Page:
Change

It is happening. The house hit the market and sold in a day, very unexpectedly after sitting on the market for months last year. The hope for change, the active preparation and plans and dreams that did not come to fruition was hard then. We were working toward an end that never came to fruition, and trust me, keeping an immaculate house with 3 little ones is not fun work.

So there is blessing here indeed, in the timing and the pace and in being able to move on as we had hoped. The need for immaculateness passed quickly, so thankful for that. We get to move forward, dream about new things and possibly see them come to fruition. I like change, new beginnings, starting again…

BUT…

I do not like things to end.

I read books for years sometimes, not wanting the characters to leave my life. I think back on days with my kids and wish I had one of them for each age they ever were. I reminisce over seasons of life fondly and hold this strange hope that I will return to that period of bliss at some point in my future.

But alas, I will not. Ends come, inevitably, even by my choosing, and I grieve them. As much as I like change and growth and adventure, I like my life as is, always, there are pieces to cling to and shout praises for and for which I do not want to say the final amen.

There will be memories in my house that I will never quite get to capture the smell of, or the exact frame of light for. I will tell baby Bird stories of her newborn-ness and first days walking and talking and she will have no recollection of the spaces I am referring to. Memories of the baby, then toddler, then preschooler and now elementary years for Bug and Barley will be from a space we will no longer enter into.

I like home. I create it, relish it, find extreme comfort in my familiar surroundings. I can be loud and full of life, quiet and full of any emotion at all, I can BE at home more than anywhere and that is nice. I don’t want to leave that, especially to work hard to create home somewhere temporarily not knowing what is next. I daydream and plan and decorate those new rooms in my head. I love possibility but I know that it is work and it will be unfamiliar I’m not always at ease with the “not knowing” parts when i am trying regularly to plan my life.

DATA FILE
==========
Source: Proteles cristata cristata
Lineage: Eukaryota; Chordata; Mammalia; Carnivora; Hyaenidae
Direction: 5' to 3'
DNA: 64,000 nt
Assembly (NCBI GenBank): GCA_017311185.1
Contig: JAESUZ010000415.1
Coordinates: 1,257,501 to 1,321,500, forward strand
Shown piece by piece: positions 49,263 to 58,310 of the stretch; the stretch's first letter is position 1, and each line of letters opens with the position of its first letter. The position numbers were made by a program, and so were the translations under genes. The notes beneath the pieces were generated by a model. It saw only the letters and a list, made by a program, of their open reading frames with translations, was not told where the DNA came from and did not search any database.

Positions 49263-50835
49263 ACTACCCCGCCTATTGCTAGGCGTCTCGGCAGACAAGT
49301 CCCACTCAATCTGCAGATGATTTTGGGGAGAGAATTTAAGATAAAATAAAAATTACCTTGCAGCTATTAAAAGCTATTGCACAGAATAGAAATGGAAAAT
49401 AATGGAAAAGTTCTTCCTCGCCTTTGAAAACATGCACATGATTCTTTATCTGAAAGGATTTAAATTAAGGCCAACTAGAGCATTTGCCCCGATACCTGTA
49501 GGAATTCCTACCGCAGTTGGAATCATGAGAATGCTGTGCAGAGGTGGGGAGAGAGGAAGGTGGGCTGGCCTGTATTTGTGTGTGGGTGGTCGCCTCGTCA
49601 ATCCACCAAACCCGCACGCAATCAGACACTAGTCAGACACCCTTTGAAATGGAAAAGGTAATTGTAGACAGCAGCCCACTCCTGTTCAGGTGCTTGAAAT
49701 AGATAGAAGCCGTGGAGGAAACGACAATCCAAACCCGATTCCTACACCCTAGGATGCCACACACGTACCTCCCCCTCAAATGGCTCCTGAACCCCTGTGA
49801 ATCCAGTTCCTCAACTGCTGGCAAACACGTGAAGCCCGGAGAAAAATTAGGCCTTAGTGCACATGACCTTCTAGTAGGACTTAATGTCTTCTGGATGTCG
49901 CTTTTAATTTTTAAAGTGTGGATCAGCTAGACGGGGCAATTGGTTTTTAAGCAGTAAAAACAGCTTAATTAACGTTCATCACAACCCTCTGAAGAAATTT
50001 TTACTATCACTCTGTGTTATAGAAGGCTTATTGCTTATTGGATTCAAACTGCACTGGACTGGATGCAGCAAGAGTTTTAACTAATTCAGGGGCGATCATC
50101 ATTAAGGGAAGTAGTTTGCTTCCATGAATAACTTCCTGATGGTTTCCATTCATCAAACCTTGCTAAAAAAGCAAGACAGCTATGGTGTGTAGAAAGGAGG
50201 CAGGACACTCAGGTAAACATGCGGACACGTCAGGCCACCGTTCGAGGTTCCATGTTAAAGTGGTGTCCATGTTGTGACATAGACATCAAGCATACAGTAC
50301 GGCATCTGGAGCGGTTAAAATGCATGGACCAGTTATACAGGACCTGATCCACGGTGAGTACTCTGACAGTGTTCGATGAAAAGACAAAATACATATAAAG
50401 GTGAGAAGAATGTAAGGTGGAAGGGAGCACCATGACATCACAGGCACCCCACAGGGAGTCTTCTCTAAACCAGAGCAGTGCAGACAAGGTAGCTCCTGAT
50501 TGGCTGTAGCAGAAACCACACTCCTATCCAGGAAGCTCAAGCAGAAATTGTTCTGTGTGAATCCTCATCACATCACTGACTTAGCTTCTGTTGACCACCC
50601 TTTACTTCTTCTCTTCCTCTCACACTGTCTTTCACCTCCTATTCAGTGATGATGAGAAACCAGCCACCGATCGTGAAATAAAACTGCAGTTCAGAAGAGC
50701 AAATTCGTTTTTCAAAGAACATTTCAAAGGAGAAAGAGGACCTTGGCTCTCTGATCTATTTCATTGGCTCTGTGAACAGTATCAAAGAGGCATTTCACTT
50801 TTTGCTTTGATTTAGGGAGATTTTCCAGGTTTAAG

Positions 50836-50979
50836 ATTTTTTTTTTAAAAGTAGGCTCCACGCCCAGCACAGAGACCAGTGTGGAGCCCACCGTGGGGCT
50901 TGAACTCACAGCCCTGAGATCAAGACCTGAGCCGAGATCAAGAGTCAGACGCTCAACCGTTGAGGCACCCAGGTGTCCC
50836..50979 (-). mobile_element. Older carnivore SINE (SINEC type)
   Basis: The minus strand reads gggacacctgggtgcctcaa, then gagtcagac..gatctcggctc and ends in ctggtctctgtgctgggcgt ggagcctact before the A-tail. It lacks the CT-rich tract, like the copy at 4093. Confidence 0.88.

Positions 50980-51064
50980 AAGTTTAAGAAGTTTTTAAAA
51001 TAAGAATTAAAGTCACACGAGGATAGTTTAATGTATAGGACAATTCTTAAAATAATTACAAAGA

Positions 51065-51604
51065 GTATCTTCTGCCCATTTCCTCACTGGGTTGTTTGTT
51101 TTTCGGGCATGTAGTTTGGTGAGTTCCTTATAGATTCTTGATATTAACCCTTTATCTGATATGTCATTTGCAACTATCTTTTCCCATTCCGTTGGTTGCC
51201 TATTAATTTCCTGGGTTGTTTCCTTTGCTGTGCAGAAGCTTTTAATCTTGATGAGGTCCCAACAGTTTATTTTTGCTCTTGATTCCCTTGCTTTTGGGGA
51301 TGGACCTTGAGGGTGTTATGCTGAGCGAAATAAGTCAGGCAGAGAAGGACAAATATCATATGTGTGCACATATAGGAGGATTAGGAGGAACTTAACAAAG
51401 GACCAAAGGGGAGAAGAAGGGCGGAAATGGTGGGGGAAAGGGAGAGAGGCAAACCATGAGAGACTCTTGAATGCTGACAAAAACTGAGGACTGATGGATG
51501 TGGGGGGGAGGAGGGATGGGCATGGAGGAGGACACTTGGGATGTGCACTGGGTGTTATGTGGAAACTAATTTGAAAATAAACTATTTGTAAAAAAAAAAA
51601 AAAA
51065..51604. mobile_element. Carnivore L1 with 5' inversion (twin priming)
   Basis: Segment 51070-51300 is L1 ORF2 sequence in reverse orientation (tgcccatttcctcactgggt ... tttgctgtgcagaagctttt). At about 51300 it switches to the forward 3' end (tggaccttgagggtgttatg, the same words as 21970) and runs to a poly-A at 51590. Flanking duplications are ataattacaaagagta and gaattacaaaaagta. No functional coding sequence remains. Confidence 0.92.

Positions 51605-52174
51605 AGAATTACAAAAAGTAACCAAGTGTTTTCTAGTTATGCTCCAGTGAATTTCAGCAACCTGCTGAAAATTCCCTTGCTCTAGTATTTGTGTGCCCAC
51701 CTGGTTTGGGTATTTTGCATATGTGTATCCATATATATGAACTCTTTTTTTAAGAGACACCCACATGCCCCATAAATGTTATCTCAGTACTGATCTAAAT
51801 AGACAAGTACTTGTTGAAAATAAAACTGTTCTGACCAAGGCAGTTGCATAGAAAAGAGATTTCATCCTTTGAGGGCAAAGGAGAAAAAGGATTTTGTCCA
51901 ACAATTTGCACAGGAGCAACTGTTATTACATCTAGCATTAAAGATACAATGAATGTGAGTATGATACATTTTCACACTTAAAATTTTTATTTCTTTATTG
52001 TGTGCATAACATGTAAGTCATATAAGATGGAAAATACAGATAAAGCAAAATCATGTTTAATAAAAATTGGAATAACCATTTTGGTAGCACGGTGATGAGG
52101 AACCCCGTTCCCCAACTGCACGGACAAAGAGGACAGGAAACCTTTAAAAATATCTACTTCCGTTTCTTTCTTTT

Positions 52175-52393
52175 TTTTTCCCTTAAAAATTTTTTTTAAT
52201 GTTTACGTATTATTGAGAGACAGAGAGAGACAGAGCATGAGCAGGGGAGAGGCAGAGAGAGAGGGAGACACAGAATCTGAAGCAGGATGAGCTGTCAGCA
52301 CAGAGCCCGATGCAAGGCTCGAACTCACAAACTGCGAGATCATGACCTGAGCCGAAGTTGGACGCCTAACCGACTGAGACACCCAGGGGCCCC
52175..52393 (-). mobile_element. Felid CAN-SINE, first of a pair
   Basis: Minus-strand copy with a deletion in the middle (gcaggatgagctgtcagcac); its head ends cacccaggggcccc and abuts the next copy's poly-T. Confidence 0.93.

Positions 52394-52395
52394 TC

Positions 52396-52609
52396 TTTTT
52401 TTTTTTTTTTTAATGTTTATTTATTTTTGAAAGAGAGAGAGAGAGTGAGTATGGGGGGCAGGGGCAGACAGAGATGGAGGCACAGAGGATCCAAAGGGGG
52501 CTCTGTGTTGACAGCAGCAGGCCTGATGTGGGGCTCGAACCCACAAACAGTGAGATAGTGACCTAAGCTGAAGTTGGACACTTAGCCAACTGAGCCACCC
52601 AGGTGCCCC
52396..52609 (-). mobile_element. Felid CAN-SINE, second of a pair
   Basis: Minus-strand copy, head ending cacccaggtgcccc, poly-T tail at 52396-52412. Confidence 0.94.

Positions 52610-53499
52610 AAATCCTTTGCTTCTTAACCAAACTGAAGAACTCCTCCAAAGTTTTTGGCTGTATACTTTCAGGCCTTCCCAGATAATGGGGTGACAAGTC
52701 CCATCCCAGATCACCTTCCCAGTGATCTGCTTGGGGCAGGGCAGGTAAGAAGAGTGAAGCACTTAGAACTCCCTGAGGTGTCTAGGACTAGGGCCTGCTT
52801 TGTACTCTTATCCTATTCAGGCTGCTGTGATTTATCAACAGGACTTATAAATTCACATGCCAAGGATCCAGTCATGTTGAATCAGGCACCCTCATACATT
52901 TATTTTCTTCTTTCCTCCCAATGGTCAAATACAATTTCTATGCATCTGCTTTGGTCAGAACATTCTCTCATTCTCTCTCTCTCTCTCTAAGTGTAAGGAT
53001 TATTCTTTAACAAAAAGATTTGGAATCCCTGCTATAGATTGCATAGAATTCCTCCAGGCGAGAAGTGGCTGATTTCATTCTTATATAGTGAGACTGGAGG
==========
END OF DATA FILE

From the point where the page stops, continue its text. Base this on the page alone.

More than space though, are faces, familiar and loved, that I will miss. It takes years to know your neighbors, and it takes effort and work and risk to BE neighbors. One story, not to overshadow a million others, illustrates what I am saying goodbye to.

I made my thorough plans to have my two first children relying completely on my husband’s and my parents, who travel from a distance to get to us, and a couple of longstanding college friends waiting in the wings just in case. With my third, I had an unexpected situation send me to the hospital at 31 weeks and in a moment’s notice was able to get my children into caring hands where I knew they would not only we well cared for, but where they would feel as if they were with family.